Tag: proxmox

Quick note: FUSE inside Proxmox LXC container

on February 26, 2016 in Linux with no comments by

Proxmox’ LXC containers do not have the /dev/fuse device created automatically.  A quick way of doing that is by adding the following two lines to the container’s configuration on the host node (in /etc/pve/lxc/<$container_id>.conf):

lxc.autodev: 1
lxc.hook.autodev: sh -c "mknod -m 0666 ${LXC_ROOTFS_MOUNT}/dev/fuse c 10 229"

I’m using “sh -c” directly rather than a separate script, so that this configuration is migrated to other nodes in the cluster.

As a note, it should already be in the lxc.cgroup.devices.allow by default, so doesn’t need to be added again.

Caveat as mentioned by Fabian (Proxmox staff):

If you absolutely have to, I would suggest establishing the FUSE mount on the Proxmox host and then using a bindmountpoint (e.g. “mp0: /path/on/host,mp=/path/in/container”) to make it available in the container. If you establish the FUSE mounts inside the container, you will run into problems (lxc-freeze is not compatible with FUSE which means no snapshots and no suspend backup, you need to change all sorts of containment settings which lessens security, ..).

 

Poor Man’s Proxmox Cluster

on November 16, 2013 in Linux with 15 comments by
I had written this elsewhere before, but thought I would share it on my own site as well. The idea here is to create a Proxmox VE cluster with limited resources, in particular a lack of a private network / VLAN. We address this by creating a virtual private network using a lightweight VPN provider, namely Tinc.

You could use something else, like OpenVPN or IPSEC. The former is a bit on the heavy side for the task, whilst the latter may not have all the features we need. Specifically, Tinc allows us to create an auto-meshing network, packet switching and use multicast. Multicast will be needed to create a Proxmox VE cluster, whilst the virtual switching ensures packets will eventually be routed to the right server and VM.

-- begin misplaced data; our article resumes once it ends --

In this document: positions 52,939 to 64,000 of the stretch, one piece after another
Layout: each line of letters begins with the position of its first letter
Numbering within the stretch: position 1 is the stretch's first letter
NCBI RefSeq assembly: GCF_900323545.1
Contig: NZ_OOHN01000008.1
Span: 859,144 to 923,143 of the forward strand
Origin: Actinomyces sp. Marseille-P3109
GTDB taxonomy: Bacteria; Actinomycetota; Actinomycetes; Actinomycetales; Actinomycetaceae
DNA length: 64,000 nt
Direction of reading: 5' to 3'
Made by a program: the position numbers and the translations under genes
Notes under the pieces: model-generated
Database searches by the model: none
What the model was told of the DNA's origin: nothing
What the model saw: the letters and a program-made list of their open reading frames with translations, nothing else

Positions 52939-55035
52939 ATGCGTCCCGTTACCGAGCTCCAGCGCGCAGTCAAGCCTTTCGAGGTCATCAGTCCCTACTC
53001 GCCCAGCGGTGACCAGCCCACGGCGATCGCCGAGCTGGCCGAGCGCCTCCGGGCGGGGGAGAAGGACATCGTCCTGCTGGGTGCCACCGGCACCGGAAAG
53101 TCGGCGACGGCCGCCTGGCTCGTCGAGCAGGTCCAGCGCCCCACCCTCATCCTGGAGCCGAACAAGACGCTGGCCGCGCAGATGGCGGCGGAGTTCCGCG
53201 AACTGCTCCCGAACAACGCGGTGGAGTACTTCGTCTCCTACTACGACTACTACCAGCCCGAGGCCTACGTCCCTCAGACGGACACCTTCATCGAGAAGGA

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Guide: Firewall and router with Proxmox – Extending its use

on March 20, 2010 in Linux with 13 comments by

Last year I wrote a guide on how to use Shorewall as a firewall and router for Proxmox. As a follow up I will answer a few questions I’ve received about that guide that can help you extend its use.

Proxy ARP

The most common question is in regards to proxy ARP. Enabling this option will allow you to assign a public IP directly to your guest VM, eliminating the need for port forwarding (DNAT) or having to worry about the MAC address.

As an example use for proxy ARP, it is helpful for those using a a SIP-based VoIP server since a STUN server is no longer required. read more →

Guide: Firewall and router with Proxmox

on August 31, 2009 in Linux with 48 comments by

Firewall and router with ProxmoxBy default Proxmox does not come with a firewall, which may leave it and your virtual servers exposed to the elements of the Internet.

An additional issue arises when a hosting provider blocks servers if unauthorized MAC addresses are detected. As Proxmox’s bridged network creates and exposes MAC addresses for its virtual network interfaces, this may cause your server to be blocked from the hosting provider’s network.

To combat both this article will describe how to create your own virtual network with firewall protection using Shorewall, a popular and effective firewall / router software package.

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X server with sound inside an OpenVZ / Proxmox container

on August 24, 2009 in Linux with 3 comments by

Generally when using X-based applications inside an OpenVZ or Proxmox container, the host node will run the X server and the container will use X forwarding through SSH to run the application. An article at the Open VZ Wiki explains this in more detail.

However, I wanted to have an X server inside the container itself. Moreover, it should also have support for sound (ALSA). The reason behind this is to have a container capable of running FreeSWITCH (a high performance VoIP switch similar to Asterisk) with the Skypiax trunk (for Skype connectivity) fully independent.

There are various methods of implementing the X server inside an OpenVZ or Proxmox container, especially if no direct video output is required. However, there is very little information available on how to enable sound inside an OpenVZ or Proxmox container. This article will explain how to do this. read more →